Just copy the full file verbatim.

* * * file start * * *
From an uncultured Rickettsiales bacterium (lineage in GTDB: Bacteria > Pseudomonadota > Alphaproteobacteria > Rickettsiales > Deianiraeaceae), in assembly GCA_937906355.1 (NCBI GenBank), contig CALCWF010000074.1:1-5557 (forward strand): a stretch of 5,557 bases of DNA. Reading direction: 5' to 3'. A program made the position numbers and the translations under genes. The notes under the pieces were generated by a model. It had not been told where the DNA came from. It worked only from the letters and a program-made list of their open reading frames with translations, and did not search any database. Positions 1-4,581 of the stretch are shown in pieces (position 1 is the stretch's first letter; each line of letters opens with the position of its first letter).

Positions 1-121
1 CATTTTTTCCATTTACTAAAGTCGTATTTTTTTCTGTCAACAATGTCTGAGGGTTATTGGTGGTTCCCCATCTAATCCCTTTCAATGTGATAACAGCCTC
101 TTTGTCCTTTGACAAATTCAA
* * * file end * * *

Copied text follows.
From an uncultured Rickettsiales bacterium (lineage in GTDB: Bacteria > Pseudomonadota > Alphaproteobacteria > Rickettsiales > Deianiraeaceae), in assembly GCA_937906355.1 (NCBI GenBank), contig CALCWF010000074.1:1-5557 (forward strand): a stretch of 5,557 bases of DNA. Reading direction: 5' to 3'. A program made the position numbers and the translations under genes. The notes under the pieces were generated by a model. It had not been told where the DNA came from. It worked only from the letters and a program-made list of their open reading frames with translations, and did not search any database. Positions 1-4,581 of the stretch are shown in pieces (position 1 is the stretch's first letter; each line of letters opens with the position of its first letter).

Positions 1-121
1 CATTTTTTCCATTTACTAAAGTCGTATTTTTTTCTGTCAACAATGTCTGAGGGTTATTGGTGGTTCCCCATCTAATCCCTTTCAATGTGATAACAGCCTC
101 TTTGTCCTTTGACAAATTCAA